Geographic saturation is the key to network effects and profitability in the ridesharing business.
The more drivers Uber or Lyft have in a given region, the faster the pick-up times, the better the customer experience and the more rider demand — which in turn allows drivers to earn more money and attracts more drivers to the network.
David Sacks best illustrated Uber’s positive feedback cycle last year:
If Sacks is right, that the ridesharing provider with the most geographic saturation ends up with the lowest costs and best rider experience, then the strategy is clear: Raise as much money as possible to subsidize both supply and demand in what, to some observers, appears to be a winner-take-all market.
But do Uber’s network effects really scale infinitely, or will they reach a point of decreasing marginal returns? Could Lyft achieve parity in pickup wait times and driver downtime with only a fraction of Uber’s scale?
Let’s imagine that Uber achieves a geographic saturation advantage of 10 or even 100 times more drivers in a given area than Lyft (realistically this is unlikely, given the ease with which drivers can work for both services simultaneously). But even if Lyft did concede such an enormous advantage, one could envision the ridesharing market expanding to the point where they get a driver to pick you up within three minutes every time.
What’s the difference between getting picked up in one minute and three minutes? Not much.
If Lyft can hit that target, they will have negated Uber’s route-density advantage, and with it, a major premise of the financing arms race. At that point, we would expect Lyft to steadily gain market share as the two companies’ core value propositions become even less differentiated.
What do these decreasing marginal returns to route density mean for Uber’s strategy? Is there some other valuable market where it’s unprecedented route density might be valuable?
Overwhelming route density has made it nearly impossible for new entrants to gain a foothold in the parcel business.
Yes. The same economies of scale apply in the last-mile logistics business, where FedEx, UPS and USPS have managed to achieve supreme geographic saturation. Because these companies have drivers on almost every block in America on a daily basis, their marginal cost to deliver one more parcel is as low as $1.50. And if they have two parcels to deliver to the same house, the cost to deliver the second one falls to almost zero.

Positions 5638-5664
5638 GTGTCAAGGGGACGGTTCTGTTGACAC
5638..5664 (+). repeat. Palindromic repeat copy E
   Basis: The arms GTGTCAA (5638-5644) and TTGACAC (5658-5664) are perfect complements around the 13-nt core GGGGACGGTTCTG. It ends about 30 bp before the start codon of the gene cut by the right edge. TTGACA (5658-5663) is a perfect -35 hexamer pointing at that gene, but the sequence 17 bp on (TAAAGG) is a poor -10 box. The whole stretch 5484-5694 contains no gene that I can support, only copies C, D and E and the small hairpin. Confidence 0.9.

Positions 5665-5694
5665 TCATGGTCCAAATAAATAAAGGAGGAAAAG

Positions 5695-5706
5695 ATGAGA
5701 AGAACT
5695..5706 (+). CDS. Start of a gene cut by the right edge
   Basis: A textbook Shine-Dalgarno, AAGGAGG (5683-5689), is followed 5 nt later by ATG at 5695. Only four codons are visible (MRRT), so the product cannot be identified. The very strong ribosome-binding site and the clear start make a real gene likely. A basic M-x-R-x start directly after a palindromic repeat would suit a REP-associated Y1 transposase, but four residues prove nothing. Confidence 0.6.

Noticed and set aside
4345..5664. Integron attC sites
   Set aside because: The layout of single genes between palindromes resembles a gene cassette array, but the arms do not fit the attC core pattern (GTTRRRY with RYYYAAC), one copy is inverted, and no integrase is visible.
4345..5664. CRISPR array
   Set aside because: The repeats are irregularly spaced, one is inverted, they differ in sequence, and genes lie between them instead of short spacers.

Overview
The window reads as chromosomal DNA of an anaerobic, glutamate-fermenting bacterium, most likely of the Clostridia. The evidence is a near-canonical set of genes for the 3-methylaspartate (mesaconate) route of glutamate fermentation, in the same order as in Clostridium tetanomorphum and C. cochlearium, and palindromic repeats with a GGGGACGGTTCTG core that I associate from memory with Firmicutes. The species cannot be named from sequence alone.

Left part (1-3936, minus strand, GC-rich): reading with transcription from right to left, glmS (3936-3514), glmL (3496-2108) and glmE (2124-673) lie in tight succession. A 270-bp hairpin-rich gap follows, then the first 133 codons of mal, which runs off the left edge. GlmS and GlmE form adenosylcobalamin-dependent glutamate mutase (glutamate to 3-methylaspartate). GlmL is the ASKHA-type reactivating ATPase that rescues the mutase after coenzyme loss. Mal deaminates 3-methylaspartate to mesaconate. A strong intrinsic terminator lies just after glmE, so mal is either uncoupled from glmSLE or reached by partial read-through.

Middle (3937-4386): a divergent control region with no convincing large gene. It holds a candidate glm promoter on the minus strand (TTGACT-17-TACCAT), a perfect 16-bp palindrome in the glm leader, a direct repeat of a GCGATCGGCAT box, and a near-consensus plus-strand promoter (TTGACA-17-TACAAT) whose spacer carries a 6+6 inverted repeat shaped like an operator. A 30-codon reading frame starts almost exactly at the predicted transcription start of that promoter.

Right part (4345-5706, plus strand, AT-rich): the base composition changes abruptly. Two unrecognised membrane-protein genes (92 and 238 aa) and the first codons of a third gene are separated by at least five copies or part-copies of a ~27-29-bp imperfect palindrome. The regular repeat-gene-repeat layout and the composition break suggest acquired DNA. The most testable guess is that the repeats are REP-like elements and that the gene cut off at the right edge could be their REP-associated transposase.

This overwhelming route density has made it nearly impossible for new entrants to gain a foothold in the parcel business. Even DHL, which has a top-three worldwide parcel delivery network, failed in its bid to enter the domestic market, withdrawing in late 2008.
But Uber has a key advantage over even these massive incumbents: While the big parcel players put a driver on every block every day, in metropolitan regions Uber has drivers on every block every minute.
While both FedEx and UPS do offer scheduled pickups, only Uber (and perhaps someday Lyft) has the density needed to offer instant pickups and on-demand deliveries. This is a game-changer, as it enables a whole new generation of real-time e-commerce experiences.
Already customers of Uber Pool have shown a willingness to ride with a stranger in exchange for a discount. Surely they would make the same trade to allow the driver to stop to let a customer put a package in the car’s trunk. And if the driver stopped to deliver a package, it also wouldn’t feel much different from the current Uber Pool experience.
Likely the same driver wouldn’t need to pick up and then deliver the parcel as with courier services like Postmates. Rather the driver would simply accumulate packages in the trunk throughout the day, then drop them all off at a consolidation center at the end of their shift.
Uber has already begun their shift toward becoming a real-time logistics network, rather than a mere ridesharing service. They’ve launched Uber Cargo in Hong Kong and Uber Rush in New York City. For the time being, those services use separate networks of cargo vans and bike messengers, respectively. But it’s only a matter of time before we see Uber roll out parcel solutions that leverage their dense network of ridesharing drivers.
The first order analysis of why this matters is obvious: Logistics is 12 percent of global GDP, so the parcel business represents a huge new revenue stream for Uber. The second order analysis is perhaps more interesting: Parcels and people can cross subsidize each other, so by co-existing, the two services are cheaper than either could be alone.
Parcel delivery services will become a powerful lever for Uber in its rivalry with Lyft. Suddenly Uber changing its tagline from “Everyone’s private driver” to “Where lifestyle meets logistics” makes a lot more sense. Pulling off that change all the way back in 2013 shows that Uber has one of the most forward-looking management teams in business.